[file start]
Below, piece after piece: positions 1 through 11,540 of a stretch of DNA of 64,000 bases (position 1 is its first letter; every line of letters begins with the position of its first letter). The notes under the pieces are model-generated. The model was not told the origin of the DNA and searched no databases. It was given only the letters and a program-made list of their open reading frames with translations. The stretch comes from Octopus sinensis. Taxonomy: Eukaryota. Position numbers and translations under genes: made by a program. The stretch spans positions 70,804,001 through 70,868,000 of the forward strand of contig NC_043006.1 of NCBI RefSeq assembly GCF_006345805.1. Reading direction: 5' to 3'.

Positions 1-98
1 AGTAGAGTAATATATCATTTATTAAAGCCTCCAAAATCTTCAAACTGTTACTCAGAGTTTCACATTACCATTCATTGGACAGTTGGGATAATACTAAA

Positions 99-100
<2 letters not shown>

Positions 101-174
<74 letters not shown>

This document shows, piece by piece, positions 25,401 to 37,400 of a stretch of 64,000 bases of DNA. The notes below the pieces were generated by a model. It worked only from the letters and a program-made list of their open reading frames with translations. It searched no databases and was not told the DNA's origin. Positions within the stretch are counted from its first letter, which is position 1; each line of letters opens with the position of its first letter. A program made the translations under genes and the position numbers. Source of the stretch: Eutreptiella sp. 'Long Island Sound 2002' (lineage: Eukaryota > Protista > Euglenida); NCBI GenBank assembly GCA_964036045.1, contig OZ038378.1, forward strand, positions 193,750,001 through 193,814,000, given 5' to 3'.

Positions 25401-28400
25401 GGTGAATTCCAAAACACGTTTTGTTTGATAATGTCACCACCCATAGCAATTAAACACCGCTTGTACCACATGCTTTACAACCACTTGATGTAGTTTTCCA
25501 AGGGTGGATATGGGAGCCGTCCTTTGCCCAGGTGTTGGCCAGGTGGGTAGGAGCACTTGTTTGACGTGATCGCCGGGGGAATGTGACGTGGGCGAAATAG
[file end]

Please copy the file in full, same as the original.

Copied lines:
Below, piece after piece: positions 1 through 11,540 of a stretch of DNA of 64,000 bases (position 1 is its first letter; every line of letters begins with the position of its first letter). The notes under the pieces are model-generated. The model was not told the origin of the DNA and searched no databases. It was given only the letters and a program-made list of their open reading frames with translations. The stretch comes from Octopus sinensis. Taxonomy: Eukaryota. Position numbers and translations under genes: made by a program. The stretch spans positions 70,804,001 through 70,868,000 of the forward strand of contig NC_043006.1 of NCBI RefSeq assembly GCF_006345805.1. Reading direction: 5' to 3'.

Positions 1-98
1 AGTAGAGTAATATATCATTTATTAAAGCCTCCAAAATCTTCAAACTGTTACTCAGAGTTTCACATTACCATTCATTGGACAGTTGGGATAATACTAAA

Positions 99-100
<2 letters not shown>

Positions 101-174
<74 letters not shown>

This document shows, piece by piece, positions 25,401 to 37,400 of a stretch of 64,000 bases of DNA. The notes below the pieces were generated by a model. It worked only from the letters and a program-made list of their open reading frames with translations. It searched no databases and was not told the DNA's origin. Positions within the stretch are counted from its first letter, which is position 1; each line of letters opens with the position of its first letter. A program made the translations under genes and the position numbers. Source of the stretch: Eutreptiella sp. 'Long Island Sound 2002' (lineage: Eukaryota > Protista > Euglenida); NCBI GenBank assembly GCA_964036045.1, contig OZ038378.1, forward strand, positions 193,750,001 through 193,814,000, given 5' to 3'.

Positions 25401-28400
25401 GGTGAATTCCAAAACACGTTTTGTTTGATAATGTCACCACCCATAGCAATTAAACACCGCTTGTACCACATGCTTTACAACCACTTGATGTAGTTTTCCA
25501 AGGGTGGATATGGGAGCCGTCCTTTGCCCAGGTGTTGGCCAGGTGGGTAGGAGCACTTGTTTGACGTGATCGCCGGGGGAATGTGACGTGGGCGAAATAG